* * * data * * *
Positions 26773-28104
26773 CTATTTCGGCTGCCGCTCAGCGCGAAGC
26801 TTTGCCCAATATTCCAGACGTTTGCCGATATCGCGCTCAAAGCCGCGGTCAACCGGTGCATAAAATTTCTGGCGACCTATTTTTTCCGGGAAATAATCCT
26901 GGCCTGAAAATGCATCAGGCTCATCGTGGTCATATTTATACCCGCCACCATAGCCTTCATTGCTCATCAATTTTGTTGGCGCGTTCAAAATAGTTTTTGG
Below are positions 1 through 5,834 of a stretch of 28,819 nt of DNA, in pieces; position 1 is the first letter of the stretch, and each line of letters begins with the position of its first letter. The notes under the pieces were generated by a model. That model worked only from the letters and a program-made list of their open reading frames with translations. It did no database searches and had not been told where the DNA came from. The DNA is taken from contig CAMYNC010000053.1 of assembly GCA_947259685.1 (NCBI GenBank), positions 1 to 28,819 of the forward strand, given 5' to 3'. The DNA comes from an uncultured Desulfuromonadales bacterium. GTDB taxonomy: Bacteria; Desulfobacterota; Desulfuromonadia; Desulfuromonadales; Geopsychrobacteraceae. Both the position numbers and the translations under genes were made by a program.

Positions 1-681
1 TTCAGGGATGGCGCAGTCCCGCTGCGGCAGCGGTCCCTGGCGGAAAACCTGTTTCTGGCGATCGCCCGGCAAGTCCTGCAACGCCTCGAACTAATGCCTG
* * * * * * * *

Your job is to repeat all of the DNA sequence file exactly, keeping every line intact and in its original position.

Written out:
Positions 26773-28104
26773 CTATTTCGGCTGCCGCTCAGCGCGAAGC
26801 TTTGCCCAATATTCCAGACGTTTGCCGATATCGCGCTCAAAGCCGCGGTCAACCGGTGCATAAAATTTCTGGCGACCTATTTTTTCCGGGAAATAATCCT
26901 GGCCTGAAAATGCATCAGGCTCATCGTGGTCATATTTATACCCGCCACCATAGCCTTCATTGCTCATCAATTTTGTTGGCGCGTTCAAAATAGTTTTTGG
Below are positions 1 through 5,834 of a stretch of 28,819 nt of DNA, in pieces; position 1 is the first letter of the stretch, and each line of letters begins with the position of its first letter. The notes under the pieces were generated by a model. That model worked only from the letters and a program-made list of their open reading frames with translations. It did no database searches and had not been told where the DNA came from. The DNA is taken from contig CAMYNC010000053.1 of assembly GCA_947259685.1 (NCBI GenBank), positions 1 to 28,819 of the forward strand, given 5' to 3'. The DNA comes from an uncultured Desulfuromonadales bacterium. GTDB taxonomy: Bacteria; Desulfobacterota; Desulfuromonadia; Desulfuromonadales; Geopsychrobacteraceae. Both the position numbers and the translations under genes were made by a program.

Positions 1-681
1 TTCAGGGATGGCGCAGTCCCGCTGCGGCAGCGGTCCCTGGCGGAAAACCTGTTTCTGGCGATCGCCCGGCAAGTCCTGCAACGCCTCGAACTAATGCCTG